Daily Meditations

The Fourth Wednesday after Pascha: The Feast of Mid-Pentecost

By Sergei V. Bulgakov

On Wednesday of the fourth week we celebrate the Mid-Feast of Pentecost, i.e. half of the period from Pascha to Pentecost. This day we commemorate that event from the life of the Savior, when He on the Midfeast of the Tabernacles taught in the temple about His Own Divine ministry and the mystery of water, under which we understand the beneficial teaching of Christ and the beneficial gifts of the Holy Spirit (1).

The Mid-feast of Holy Pentecost is referred to among the ancient Christian feasts. If its beginning cannot be seen in the canons of the Apostolic and Antiochian Councils concerning the assembly of local councils during the fourth week of Pentecost, then in the time of St. John Chrysostom it is already existing and established by the Holy Church.

In the fifth century Anatolius of Constantinople, in the seventh the Venerable Andrew of Crete, in the eighth St. John of Damascus, in the ninth the Venerable Theophanes the Confessor wrote church hymns for the Mid-feast, with which the Holy Church even now praises the Lord in the Mid-feast of Pentecost. Standing between the day of Pascha and the day of Descent of the Holy Spirit, the Mid-feast serves as a bond between these two great Christian celebrations: together with the continuing celebration of the first of these the Mid-feast reminds us of the approach of the feast of the Descent of the Holy Spirit, and also the feast of the Ascension of the Lord. “Let us glorify, brethren,” the Holy Church appeals to us, “the resurrection of Christ the Savior, and having reached the middle of the feast of the Master, let us most closely keep the commandments of God, that we may also be worthy to celebrate the Ascension, and the Coming of the Holy Spirit (The Praises, Verse after Glory, Both now and Ever by Anatolius) “; “Having reached the middle of the divine feasts let us who are godly wise hasten to learn the fulfillment of the divine virtues (Canon 1, Ode five, Troparion 1).”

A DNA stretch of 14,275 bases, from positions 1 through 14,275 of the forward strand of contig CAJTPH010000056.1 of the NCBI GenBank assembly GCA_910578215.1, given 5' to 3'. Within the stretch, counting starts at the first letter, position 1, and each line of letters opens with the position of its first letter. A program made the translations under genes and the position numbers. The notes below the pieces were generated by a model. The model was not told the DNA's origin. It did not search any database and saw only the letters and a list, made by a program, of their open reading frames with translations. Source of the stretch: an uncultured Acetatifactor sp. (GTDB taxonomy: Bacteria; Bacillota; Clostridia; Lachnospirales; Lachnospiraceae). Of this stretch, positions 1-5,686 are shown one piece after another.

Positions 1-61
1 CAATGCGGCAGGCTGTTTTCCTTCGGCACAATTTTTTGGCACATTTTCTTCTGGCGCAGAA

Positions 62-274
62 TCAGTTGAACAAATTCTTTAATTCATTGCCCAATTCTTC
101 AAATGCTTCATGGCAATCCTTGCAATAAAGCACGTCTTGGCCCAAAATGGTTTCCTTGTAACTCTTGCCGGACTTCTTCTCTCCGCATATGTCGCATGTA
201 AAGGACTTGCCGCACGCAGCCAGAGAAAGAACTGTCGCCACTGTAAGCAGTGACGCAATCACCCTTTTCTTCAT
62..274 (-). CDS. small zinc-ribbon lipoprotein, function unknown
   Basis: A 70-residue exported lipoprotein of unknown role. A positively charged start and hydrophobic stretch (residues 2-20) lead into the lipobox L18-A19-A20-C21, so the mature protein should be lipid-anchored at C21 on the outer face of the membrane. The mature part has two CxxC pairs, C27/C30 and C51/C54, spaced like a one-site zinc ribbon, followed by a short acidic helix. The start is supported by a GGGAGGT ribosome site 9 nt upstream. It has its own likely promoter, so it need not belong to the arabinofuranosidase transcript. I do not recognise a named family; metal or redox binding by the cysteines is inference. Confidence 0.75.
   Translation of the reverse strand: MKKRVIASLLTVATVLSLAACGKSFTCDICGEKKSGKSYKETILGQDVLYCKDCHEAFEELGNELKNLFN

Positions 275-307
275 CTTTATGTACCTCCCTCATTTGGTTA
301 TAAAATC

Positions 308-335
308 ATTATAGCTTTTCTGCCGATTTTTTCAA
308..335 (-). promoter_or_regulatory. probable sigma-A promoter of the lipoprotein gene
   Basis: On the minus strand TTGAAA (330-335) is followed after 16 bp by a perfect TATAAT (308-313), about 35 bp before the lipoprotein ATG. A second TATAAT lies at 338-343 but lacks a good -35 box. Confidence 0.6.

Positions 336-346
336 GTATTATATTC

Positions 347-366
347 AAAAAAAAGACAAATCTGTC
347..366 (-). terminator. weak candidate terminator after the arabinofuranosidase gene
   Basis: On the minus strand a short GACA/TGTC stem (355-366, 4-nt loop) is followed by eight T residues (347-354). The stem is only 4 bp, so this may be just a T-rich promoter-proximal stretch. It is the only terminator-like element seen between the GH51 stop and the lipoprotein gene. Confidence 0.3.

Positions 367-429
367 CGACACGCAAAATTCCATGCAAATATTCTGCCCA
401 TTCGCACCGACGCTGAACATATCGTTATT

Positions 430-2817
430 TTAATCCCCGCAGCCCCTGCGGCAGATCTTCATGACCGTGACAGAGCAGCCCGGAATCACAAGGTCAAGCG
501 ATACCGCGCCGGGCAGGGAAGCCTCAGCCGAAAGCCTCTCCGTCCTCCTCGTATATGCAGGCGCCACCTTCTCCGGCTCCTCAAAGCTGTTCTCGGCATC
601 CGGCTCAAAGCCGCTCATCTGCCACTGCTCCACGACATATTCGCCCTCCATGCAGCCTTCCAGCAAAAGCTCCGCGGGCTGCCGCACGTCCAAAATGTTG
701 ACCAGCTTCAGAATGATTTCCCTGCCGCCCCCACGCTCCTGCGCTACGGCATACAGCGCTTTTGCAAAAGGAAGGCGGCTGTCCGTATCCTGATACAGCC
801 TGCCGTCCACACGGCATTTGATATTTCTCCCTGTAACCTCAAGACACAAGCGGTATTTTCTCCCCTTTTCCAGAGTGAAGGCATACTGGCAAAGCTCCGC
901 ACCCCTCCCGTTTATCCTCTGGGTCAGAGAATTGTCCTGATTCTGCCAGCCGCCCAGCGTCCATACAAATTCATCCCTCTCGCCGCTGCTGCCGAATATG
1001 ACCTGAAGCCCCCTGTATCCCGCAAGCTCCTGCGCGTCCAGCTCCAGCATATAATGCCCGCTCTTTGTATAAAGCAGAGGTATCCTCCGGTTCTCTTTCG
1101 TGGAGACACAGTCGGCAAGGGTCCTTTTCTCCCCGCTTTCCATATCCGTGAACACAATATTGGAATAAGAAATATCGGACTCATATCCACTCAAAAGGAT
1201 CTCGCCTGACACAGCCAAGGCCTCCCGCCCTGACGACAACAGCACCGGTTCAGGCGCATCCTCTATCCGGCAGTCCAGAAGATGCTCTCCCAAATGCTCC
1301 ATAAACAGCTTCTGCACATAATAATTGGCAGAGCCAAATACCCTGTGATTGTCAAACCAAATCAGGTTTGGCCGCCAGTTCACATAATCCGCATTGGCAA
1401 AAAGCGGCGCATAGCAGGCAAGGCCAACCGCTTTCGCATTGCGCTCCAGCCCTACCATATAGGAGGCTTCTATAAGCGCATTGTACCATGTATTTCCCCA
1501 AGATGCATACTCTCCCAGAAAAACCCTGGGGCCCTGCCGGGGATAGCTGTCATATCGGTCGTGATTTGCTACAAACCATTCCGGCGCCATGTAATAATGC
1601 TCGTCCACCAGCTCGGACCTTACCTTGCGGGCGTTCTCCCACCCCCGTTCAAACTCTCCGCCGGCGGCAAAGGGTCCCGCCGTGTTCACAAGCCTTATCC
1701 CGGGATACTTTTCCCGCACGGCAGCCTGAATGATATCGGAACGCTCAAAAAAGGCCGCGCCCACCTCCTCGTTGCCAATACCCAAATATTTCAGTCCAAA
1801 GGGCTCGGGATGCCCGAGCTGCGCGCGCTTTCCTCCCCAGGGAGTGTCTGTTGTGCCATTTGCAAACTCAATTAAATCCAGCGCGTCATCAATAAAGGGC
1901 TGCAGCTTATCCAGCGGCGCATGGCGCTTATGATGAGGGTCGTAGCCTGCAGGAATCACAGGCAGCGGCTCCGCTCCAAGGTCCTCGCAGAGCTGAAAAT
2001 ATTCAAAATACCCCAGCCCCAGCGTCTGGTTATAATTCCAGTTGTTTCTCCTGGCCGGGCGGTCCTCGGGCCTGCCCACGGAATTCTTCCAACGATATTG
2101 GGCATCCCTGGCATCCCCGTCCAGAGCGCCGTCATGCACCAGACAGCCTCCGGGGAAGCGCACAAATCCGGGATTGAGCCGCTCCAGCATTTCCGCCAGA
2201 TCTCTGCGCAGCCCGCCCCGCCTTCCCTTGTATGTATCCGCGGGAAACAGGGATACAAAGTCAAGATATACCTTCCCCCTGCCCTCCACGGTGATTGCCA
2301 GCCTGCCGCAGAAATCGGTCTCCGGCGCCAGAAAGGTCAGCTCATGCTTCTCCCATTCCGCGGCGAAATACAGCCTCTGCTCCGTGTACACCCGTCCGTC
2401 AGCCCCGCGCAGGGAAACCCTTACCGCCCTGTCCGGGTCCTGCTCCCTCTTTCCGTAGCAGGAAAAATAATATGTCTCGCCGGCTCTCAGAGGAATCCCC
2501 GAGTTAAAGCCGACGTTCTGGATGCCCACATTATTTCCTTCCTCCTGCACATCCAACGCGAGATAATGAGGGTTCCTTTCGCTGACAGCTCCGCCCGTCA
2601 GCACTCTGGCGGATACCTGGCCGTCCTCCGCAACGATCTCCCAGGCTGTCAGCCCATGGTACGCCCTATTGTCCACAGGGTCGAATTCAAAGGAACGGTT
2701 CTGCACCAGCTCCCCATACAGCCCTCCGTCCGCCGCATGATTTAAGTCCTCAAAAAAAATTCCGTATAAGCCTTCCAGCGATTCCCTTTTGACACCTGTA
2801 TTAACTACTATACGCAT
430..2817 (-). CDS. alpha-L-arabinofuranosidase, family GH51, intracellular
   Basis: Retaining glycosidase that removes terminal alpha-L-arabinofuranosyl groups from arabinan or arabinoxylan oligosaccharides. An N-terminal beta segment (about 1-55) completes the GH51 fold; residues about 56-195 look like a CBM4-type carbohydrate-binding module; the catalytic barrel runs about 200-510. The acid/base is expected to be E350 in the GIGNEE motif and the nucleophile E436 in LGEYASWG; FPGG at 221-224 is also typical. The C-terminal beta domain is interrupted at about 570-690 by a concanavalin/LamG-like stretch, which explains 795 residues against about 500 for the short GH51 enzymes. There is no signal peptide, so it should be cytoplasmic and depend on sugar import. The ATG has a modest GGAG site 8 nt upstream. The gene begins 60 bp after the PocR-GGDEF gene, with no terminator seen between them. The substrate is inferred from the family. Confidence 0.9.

Following the example of the Old Testament Church and as a sign of the grace of the Holy Spirit, which the Savior has attributed to water granting life of salvation to the thirsty, our Church has on this day established to proceed from the temples with a cross procession to a water spring, for the Lesser Blessing of Water.

The Mid-feast is celebrated for 8 days until the Wednesday of 5th week.

(1) The last, the eighth, day of the Old Testament feast of the Tabernacles, commemorating the forty year wandering of the Jews in the desert (that is why the people during this feast lived in tabernacles, i.e. tents made from wood branches), was accompanied by the following action: With a countless confluence of people, the high priest left the temple of Solomon to the spring of Siloam, at the foot of Zion; with a golden chalice scooped up light and clean water; at the sound of the trumpet they returned to the temple, he mixed the water with wine and poured it over the altar of oblation. The people during this action without stopping sang the great alleluia, i.e. the six psalms (112-117).

By this action we commemorate the wonderful gift of drinking water for the Jews in the desert, by Moses destroying a rock. Having taken an instance from this sign, Jesus Christ also proclaims Himself as the source of the true living water (for whom both the water of the desert, and the water of the Siloam Spring, together with other springs in the Promised Land, were only prototypes), at the same time teaching that the believer in Him filled with the true living water, will himself become a beneficial vessel, from which flows out plenty of the multifarious abilities of the Spirit of God, and not only will he not thirst forever, but will receive the strength to act with the saving image even for others (John 7:37-39).

~Taken from Mystagogy: The Weblog of John Sanidopoulos, http://www.johnsanidopoulos.com/2011/05/feast-of-mid-pentecost.html.